The fact is, Antarctic ice shelves have broken up many times over the millennia. Arctic ice has rebounded since its latest low ebb around September 2007. Despite steadily rising atmospheric carbon dioxide levels, average global temperatures have been stable or declining since 1997. Seas are rising at barely seven inches per century. And periods of warmer or colder global and polar climates are nothing new.
Vikings built homes, grew crops and raised cattle in Greenland between 950 and 1300, before they were frozen out by the Little Ice Age and encroaching pack ice and glaciers. Many warm periods followed, marked by open seas and minimal southward extent of Arctic sea ice, as noted in ships' logs and discussed in scientific papers by Torgny Vinje and other experts. But warm periods of 1690-1710, 1750-1780 and 1918-1940, for instance, were often preceded and followed by colder temperatures, severe ice conditions and maximum southward ice packs, as during 1630-1660 and 1790-1830.
"Not only in the summer, but in the winter the ocean [in the Bering Sea region] was free of ice, sometimes with a wide strip of water up to at least 200 miles away from the shore," Swedish explorer Oscar Nordkvist reported in 1822, in a document rediscovered by astrophysicist Willie Soon.
"We were astonished by the total absence of ice in the Barrow Strait," Francis McClintock, captain of the Fox, wrote in 1860. "I was here at this time in 1854 – still frozen up – and doubts were entertained as to the possibility of escape."
In 1903, during the first year of his three-year crossing of the Northwest Passage, Roald Amundsen noted that his party "had made headway with ease," because ice conditions had been "unusually favorable."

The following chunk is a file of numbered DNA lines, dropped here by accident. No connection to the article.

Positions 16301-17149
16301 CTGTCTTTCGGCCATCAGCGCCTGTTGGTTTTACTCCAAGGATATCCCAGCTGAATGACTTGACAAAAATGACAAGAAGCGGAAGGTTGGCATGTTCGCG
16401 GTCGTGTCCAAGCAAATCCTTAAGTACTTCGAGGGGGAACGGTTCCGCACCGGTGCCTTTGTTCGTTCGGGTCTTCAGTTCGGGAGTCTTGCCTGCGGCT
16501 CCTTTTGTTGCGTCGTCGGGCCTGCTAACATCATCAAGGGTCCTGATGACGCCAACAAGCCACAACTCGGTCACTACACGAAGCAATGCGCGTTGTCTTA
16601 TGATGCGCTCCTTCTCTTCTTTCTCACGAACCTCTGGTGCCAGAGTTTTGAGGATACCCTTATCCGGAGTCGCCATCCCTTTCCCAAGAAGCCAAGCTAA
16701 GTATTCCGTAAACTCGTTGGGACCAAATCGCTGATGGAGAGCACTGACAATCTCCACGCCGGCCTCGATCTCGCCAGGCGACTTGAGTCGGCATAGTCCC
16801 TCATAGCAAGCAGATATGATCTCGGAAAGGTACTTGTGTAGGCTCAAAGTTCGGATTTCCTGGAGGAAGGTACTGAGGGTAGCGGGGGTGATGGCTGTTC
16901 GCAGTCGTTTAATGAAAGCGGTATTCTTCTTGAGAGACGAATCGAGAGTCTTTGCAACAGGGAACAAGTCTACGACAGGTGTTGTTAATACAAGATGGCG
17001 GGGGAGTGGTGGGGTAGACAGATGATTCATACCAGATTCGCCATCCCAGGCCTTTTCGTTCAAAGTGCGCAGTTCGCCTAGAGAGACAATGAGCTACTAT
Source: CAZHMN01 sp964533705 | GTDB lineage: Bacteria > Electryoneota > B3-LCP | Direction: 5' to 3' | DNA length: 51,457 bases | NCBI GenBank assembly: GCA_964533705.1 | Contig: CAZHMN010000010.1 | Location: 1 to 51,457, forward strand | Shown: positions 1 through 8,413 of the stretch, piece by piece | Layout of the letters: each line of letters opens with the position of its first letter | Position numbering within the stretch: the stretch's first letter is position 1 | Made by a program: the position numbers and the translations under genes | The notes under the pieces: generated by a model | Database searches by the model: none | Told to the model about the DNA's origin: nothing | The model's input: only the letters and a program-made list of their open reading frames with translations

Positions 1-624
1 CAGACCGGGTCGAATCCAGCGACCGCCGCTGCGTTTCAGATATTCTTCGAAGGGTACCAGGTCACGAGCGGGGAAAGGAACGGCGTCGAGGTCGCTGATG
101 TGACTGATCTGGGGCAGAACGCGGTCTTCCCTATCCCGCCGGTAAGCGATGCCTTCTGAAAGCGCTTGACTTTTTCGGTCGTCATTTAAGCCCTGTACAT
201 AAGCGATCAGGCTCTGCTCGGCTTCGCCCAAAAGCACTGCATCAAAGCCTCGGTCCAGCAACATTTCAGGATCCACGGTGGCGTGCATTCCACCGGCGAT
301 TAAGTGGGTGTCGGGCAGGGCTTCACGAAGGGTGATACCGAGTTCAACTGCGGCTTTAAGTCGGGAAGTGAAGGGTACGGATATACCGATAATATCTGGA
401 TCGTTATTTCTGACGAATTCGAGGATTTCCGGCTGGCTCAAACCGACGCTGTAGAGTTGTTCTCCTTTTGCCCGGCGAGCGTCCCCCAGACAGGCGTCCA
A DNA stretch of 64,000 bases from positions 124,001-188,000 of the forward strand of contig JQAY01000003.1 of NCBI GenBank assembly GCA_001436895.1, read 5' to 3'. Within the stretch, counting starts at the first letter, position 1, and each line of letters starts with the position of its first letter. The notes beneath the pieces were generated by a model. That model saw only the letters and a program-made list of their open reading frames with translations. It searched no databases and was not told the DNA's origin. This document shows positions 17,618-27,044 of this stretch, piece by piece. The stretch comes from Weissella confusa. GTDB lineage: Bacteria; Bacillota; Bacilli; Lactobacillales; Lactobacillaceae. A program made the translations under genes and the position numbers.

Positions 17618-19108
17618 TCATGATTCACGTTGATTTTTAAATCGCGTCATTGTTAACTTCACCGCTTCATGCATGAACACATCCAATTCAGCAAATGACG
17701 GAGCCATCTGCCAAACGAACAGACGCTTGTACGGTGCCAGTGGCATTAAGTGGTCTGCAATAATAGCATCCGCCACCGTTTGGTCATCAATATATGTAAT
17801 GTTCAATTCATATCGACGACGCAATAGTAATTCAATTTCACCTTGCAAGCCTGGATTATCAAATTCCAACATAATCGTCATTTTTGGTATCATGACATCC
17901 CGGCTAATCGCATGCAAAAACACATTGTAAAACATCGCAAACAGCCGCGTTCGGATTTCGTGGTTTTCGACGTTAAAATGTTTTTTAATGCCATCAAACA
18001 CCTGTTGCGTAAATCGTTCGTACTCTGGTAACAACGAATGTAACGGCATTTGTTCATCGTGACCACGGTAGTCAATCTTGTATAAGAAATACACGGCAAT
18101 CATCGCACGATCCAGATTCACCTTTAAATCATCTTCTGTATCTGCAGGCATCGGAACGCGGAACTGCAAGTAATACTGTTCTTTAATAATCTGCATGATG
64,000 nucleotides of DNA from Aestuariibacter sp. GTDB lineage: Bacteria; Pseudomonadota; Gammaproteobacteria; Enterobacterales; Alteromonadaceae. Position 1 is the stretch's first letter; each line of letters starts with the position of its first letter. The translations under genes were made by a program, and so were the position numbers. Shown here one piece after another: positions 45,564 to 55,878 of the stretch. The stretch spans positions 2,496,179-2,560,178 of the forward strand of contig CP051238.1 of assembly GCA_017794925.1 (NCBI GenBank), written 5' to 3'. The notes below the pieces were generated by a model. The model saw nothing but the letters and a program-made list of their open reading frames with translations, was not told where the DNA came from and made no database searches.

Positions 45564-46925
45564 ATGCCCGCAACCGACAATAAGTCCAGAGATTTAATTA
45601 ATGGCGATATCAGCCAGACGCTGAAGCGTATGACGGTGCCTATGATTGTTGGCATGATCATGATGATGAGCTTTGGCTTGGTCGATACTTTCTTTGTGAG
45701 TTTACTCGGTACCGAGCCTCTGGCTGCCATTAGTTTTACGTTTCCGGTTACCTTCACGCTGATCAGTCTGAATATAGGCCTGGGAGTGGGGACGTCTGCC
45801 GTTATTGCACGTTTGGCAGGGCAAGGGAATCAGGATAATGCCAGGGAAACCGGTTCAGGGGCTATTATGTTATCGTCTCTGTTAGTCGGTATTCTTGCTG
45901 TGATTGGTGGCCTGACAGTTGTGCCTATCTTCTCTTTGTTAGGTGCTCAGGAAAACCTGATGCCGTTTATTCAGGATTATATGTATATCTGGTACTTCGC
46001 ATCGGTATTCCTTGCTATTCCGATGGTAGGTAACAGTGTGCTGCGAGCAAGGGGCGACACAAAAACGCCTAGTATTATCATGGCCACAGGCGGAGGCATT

The 1918-1940 warming also resulted in Atlantic cod increasing in population and expanding their range some 800 miles, to the Upernavik area of Greenland, fisheries biologist Ken Drinkwater has reported.
Climate change is certainly real. It's been real throughout Earth and human history – including the Roman and Medieval Warm Periods, Little Ice Age and Dust Bowl, and through countless other cycles of warming and cooling, flood and drought, storm and calm, open polar seas and impassable ice.
Humans clearly influence weather and climate on a local scale – through heat and emissions from cities and cars, our clearing of forests and grasslands, our diversion of rivers. But that is not the issue. Nor is it enough to say – as President Obama has – that the climate is changing and mankind is contributing to it.
The fundamental issue is this: Are humans causing imminent, unprecedented, global climate change disasters? And can we prevent those alleged disasters, by drastically curtailing hydrocarbon use, slashing living standards, and imposing government control over industries and people's lives? If you look at actual evidence – instead of computer model forecasts and "scenarios" – the answer is clearly: No.
Paul Driessen is senior policy analyst for the Committee For A Constructive Tomorrow and author of Eco-Imperialism: Green power - Black death.